Julie Musil asked: "How did you know your manuscript was ready before querying?"
Her question echoes that of most writers who finish a book. How can we know when our manuscript is really ready to query. We don’t want to send it out too soon. But we also don’t want to let fear hold us back. Is there a way to know for certain if our manuscript is at a point where it will garner the attention we so desperately want?
What I’m learning is that it’s usually incredibly difficult, if not impossible, for a writer to determine the worth of their own manuscript, with their own subjective eyes. Case in point, I recently turned in my second contracted book to my publisher, and I thought it was the best book I’d ever written. Their verdict? It’s sludge. Rewrite major portions of it.
Most of the time, writers have an inflated opinion of their work, like I did. Very few of us hit the send key and say, “Well, there goes that piece of junk. I just know no one is going to like it.” Instead we hold our breaths and check our inbox every few minutes, wondering when the bidding war will start.
Agent Chip MacGregor said this: “As an agent, I see hundreds of manuscripts every year that I reject for representation. Nearly all of these are rejected for one basic reason: the writer simply isn’t good enough. The ideas may be interesting, and the marketing may be slick, but the authors simply aren’t good enough to publish.”
None of us want to fall into that category of “simply aren’t good enough to publish.” So, how can we make sure we’re sending out our queries at the right time? Here are just a few of my thoughts:
Get two or more qualified and objective critiques on our books first.
The feedback must come from someone who isn’t afraid to tell us exactly what they think (hopefully in a kind way). And that someone needs to be knowledgeable about the craft of writing, preferably another writer or editor at our level or beyond.
Often critique partners don’t feel comfortable sharing their truest thoughts. If we want a deeply honest critique, then we can say upfront, “I give you permission to tell me exactly what doesn’t work. Please be completely truthful, even if it’s painful for me.” Then our critiquers will know we’re teachable which gives them more freedom to share openly and objectively.
Make sure we’ve made good strides toward mastering basic fiction-writing techniques.
As I’ve critiqued for contests and for other writers, I’ve been surprised at how easily I can distinguish where writers are at in their writing skills. Some are at a freshman level in the college of writing. Some fall in the middle—not struggling with beginner mistakes, but still needing to mature. Others are seniors and ready for graduation.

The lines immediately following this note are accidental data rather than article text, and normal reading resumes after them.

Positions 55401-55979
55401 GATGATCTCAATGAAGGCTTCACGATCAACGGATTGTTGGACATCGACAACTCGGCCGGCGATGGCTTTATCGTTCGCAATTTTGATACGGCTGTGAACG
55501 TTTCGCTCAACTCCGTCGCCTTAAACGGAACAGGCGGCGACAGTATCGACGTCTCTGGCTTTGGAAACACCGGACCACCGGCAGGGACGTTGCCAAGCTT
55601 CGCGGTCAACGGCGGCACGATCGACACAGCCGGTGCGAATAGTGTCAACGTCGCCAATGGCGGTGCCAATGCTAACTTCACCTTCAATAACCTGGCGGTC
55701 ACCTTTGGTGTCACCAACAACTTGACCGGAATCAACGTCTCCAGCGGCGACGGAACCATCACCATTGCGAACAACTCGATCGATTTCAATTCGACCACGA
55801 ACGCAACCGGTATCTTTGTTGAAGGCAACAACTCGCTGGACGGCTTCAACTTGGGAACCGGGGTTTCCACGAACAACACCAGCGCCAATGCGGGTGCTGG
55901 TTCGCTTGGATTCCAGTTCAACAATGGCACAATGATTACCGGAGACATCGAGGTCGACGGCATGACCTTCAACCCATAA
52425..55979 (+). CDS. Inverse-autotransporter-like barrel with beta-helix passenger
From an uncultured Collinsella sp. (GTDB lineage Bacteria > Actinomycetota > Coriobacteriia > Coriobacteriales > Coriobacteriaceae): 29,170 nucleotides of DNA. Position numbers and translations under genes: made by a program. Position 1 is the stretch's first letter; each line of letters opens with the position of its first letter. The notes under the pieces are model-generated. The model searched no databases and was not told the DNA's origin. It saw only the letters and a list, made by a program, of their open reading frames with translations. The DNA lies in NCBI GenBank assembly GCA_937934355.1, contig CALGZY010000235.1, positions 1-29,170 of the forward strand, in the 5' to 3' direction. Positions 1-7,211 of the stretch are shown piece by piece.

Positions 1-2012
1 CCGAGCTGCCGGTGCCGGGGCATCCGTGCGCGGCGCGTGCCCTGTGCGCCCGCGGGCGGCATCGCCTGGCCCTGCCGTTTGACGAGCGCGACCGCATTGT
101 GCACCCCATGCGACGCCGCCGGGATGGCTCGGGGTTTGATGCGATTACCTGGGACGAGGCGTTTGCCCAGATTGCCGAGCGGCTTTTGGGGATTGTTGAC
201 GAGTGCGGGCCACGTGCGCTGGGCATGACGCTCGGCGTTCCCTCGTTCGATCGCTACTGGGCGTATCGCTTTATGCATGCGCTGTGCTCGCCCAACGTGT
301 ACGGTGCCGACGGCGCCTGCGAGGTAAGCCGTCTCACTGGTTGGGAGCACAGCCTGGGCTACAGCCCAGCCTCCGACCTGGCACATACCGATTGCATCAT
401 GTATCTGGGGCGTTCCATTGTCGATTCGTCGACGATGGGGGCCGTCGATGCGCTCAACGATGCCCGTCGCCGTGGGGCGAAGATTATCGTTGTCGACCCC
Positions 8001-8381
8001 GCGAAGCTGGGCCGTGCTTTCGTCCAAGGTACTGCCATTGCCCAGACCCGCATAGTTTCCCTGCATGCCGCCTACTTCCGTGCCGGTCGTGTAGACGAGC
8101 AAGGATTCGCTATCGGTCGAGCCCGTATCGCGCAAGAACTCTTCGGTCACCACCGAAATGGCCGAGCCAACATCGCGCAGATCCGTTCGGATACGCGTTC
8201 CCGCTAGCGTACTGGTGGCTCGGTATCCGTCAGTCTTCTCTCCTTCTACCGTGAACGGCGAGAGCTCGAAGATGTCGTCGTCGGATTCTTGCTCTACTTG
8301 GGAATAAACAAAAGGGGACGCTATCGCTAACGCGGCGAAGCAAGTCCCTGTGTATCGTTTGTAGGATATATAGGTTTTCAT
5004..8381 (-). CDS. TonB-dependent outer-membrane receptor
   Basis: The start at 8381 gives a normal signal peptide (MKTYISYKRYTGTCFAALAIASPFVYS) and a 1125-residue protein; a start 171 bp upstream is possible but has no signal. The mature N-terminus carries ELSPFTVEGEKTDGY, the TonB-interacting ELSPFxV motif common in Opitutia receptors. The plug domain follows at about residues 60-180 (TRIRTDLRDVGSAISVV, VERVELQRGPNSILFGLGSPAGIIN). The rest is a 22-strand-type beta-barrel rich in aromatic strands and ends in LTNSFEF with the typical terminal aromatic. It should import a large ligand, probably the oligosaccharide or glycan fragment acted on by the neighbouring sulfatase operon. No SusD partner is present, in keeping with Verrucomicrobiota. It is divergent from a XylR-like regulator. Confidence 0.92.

Writers must gain mastery over the way they string words together and bring a story to life. Our plots and characters don’t necessarily have to be perfect for us to garner the attention of an agent or editor. Most authors have to make rewrites for their publisher once they’re contracted. But. . . we have to reach a place where our writing skills aren’t inhibiting the story-telling. (In the next post, I’ll share specific ways I’ve challenged myself to grow as a writer.)
Expect that agents and editors will be the gatekeepers.
If we’re getting positive feedback from critiques, and if we’ve moved to a senior level in our writing skill, then we’re probably at a place where we can begin to query with confidence.
And yet, ultimately, in the set-up of the current traditional publishing system, agents and editors act as the final gatekeepers. If we consistently get no response, form rejections, or a “no thanks” of some form, then that’s probably another indication we may not be quite as ready as we thought. (Or that perhaps our story doesn’t have a fit in today’s market.)
From what I’ve seen, most writers who reach a publishable place in their writing skills will eventually get picked up by an agent, even if their stories still need work. It may take many months of persistent querying, but usually agents and editors can pick out writers who’ve worked to hone their writing skills and story-telling ability.
That's my opinion! Now it's your turn! How did you know when you were ready to query? And if you haven’t queried yet, what tests do you plan to use to help you know when to start?
Labels: Query Letters
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